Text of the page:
Safari the browser on the iPAD is disappointing. It doesn’t provide tabbed browsing, and tapping any link opens a new window that must be loaded prior to viewing. Once you select a new link, the previous pages are not available to view and you need to use the back button to view it , losing your current view. Unlike the browser on the desktop, previous pages are not cache in a History page which you can search for past webpages visited. You cannot even email out any website page link to others. So I have been scouting round and found these 2 browsers which are better alternatives – there are not perfect but at least offer more features.
Here are reviews of 2 alternatives which I have tested : Life Web Browser and Atomic Web Browser
Life Web Browser
Price : US$ 1.99
This browser is designed just for the iPad. It does not attempt to mimic the features of a desktop browser like Firefox but instead tries to add new twists that take advantage of the iPad’s unique features. Life Browser eliminates the concept of tabs entirely and operates with a swiping mechanism similar to Cover Flow.
Imagine being able to swipe through your favorite websites on your iPad the same way you swipe through pages in iBooks. That’s what Life Browser for iPad does and more. While you’re looking at the home page in Life, you’ll notice the edges of two other pages, one to the left and another to the right. To navigate to these other sites, you can use the left / right arrows at the bottom of the page (which conveniently have the name of the sites on them), touch one of the edges (this works well when you’re holding the iPad in both hands), or swipe right or left using four fingers. You swipe through sites as if you are swiping through pictures in iPhoto.
Other Key Features:
– It’s easy to add and remove a website with the plus key and minus key at the bottom. You can also swipe pages using the labeled button keys at the right side bottom.
– Because Life Browser can guess where you may go next, it pre-loads pages to the right and to the left. That way, they’re ready when you are.The “side pages” are loading while you’re looking at a page. When you’re ready to move to one of your other favorite pages, they’re already loaded and ready to view. Want to view a page in full screen mode with no buttons or the address bar? Tap the full-screen button at the bottom of the screen to toggle full-screen viewing on and off.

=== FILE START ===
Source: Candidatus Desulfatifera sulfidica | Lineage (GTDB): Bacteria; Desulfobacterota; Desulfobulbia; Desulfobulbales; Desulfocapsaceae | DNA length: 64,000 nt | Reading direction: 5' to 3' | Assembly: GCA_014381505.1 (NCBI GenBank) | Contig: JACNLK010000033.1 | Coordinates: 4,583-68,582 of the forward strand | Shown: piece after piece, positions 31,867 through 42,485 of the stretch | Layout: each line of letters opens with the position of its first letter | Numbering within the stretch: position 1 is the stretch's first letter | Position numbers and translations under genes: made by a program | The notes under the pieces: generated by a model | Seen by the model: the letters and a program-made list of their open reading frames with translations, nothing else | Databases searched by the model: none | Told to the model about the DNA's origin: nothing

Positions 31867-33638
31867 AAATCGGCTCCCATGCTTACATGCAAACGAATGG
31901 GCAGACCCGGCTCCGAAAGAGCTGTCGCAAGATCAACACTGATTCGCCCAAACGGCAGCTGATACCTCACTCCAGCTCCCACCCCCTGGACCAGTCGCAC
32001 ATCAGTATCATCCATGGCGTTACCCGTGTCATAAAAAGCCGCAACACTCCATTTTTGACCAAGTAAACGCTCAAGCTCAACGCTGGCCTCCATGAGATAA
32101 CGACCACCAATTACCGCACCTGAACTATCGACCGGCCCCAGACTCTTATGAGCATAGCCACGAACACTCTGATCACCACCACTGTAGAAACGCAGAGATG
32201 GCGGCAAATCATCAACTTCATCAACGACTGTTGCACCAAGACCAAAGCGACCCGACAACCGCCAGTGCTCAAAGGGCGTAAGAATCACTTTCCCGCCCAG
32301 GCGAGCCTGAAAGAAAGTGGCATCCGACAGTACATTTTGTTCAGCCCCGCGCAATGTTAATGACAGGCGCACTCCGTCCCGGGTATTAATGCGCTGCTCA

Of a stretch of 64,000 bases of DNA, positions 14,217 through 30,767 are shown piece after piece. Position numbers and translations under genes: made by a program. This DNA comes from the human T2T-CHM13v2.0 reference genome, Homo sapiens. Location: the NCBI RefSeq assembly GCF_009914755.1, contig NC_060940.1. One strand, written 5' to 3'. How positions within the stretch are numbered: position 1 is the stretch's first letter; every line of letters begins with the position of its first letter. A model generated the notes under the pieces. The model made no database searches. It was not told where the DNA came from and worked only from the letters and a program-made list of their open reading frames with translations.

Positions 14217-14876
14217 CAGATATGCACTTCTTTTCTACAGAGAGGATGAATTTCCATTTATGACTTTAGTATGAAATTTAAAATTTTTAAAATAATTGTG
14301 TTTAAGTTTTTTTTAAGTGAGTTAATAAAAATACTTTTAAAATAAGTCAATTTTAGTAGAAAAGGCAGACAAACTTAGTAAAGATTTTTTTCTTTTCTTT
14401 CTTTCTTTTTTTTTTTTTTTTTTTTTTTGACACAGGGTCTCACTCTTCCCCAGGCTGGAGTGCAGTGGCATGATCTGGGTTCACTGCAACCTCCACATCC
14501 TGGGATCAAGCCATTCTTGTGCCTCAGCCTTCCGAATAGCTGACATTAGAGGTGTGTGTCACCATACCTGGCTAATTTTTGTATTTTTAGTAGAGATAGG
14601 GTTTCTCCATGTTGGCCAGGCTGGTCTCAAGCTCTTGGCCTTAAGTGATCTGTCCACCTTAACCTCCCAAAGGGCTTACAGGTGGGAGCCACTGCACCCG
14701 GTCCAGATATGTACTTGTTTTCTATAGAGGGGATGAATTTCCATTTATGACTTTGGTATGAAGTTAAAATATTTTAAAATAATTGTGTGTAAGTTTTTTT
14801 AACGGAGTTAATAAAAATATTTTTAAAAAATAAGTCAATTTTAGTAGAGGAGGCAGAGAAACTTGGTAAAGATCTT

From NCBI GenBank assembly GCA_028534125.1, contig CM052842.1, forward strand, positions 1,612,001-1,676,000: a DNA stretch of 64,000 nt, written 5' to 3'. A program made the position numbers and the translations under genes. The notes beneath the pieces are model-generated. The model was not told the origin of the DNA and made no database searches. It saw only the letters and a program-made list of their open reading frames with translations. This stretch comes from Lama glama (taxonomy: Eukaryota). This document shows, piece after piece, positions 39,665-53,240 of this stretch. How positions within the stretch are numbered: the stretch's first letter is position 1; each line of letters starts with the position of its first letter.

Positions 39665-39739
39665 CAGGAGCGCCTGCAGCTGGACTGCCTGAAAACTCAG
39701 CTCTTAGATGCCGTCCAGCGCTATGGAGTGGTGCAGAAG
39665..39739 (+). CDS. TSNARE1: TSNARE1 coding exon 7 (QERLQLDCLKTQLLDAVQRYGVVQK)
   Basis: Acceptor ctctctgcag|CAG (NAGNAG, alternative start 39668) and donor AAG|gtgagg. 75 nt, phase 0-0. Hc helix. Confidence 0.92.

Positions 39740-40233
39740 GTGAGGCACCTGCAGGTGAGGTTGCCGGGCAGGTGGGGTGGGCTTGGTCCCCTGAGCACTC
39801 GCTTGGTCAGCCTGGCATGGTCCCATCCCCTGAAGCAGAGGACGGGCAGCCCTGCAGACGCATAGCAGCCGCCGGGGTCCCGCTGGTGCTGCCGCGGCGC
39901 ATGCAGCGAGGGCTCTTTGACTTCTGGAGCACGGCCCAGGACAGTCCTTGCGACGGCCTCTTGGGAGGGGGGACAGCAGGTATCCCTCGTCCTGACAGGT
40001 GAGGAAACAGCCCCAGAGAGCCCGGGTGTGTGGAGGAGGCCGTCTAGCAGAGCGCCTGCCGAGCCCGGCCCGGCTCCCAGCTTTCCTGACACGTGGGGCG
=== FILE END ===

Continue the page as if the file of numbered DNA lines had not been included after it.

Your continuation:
– The Q (queue) button is another powerful feature. It makes it easier to load up lots of websites and to read them without reloading. Tapping the “Q” button makes every link you tap queue up below the current page. Users then can page up and down between these pages, each of which load in the background while the current page is being read. When you’re ready to start reading, tap the up and down arrows at the top of the page to move through the stack. Most of the time those pages will already be downloaded and ready to view
-Favorite Sites are identified and saved automatically for future use
-Advanced multi-touch features recognize a variety of gestures. One finger can scroll through sites, two fingers can zoom in and out, three fingers go backward and forward in the history, four fingers move between open windows.
-Instead of text representing a bookmark, a thumbnail image of the site is saved and used as a bookmark. The makes recognizing a remembering a good site easier and more intuitive
-A single URL address bar and a Google search bar complete with auto-suggestions. Google suggestions will appear underneath the address bar.
-Emails can be sent with a simple tap of a button. You can share a page with someone without leaving Life Web Browser by tapping the email link button.
Some weakness :
– The pre-loading feature can cause a lot of the Ipad’s memory to be used up quickly. This can cause the application to start lagging and the system to slow down noticeably. Additional problems arise with saved sites. Some pages are not able to be cached or saved for future use during a browsing sessions.
– Bookmarks are not easily transferred to the Ipad from another browser such as Safari.
– In some cases, links that worked fine in Safari wouldn’t activate in Life Browser. The developer is looking into this.
– As Life Browser is doing some page loading in the background, it can sometimes seem not as responsive as Safari.
Official Video :
Atomic Web Browser
Developer : Rich Trautvetter
Price : US$ 0.99
Atomic Web’s main attraction is tabbed browsing. Atomic Web handles tabs like a desktop browser, displaying them directly underneath the address bar. When you press and hold on a link, a contextual menu allows you to open the page in a foreground or background tab. Switching between tabs is instantaneous — a huge relief given that Safari sometimes has to reload pages if you stray for too long.
Tabbed browsing isn’t Atomic Web’s only advantage. There’s also full screen browsing, find in page, multi-touch shortcuts (two-finger swipes with customizable actions), support for a couple dozen search tools, private mode, an ad blocker and customizable colors.
However when you quit the browser, it has to reload all your pages again next time you start up, even if you set the browser to preserve all open tabs after quitting. Even worse, your navigation history (forward and back buttons) resets. What this means is that Atomic can’t be used seamlessly: without saving the user state upon exit, no amount of functionality in the world can help it compete with Mobile Safari, which is always running and always remembers what you were doing when you exited.
Atomic makes the same mistake as Safari in that it treats the location bar and search bar as distinct when it could be merge.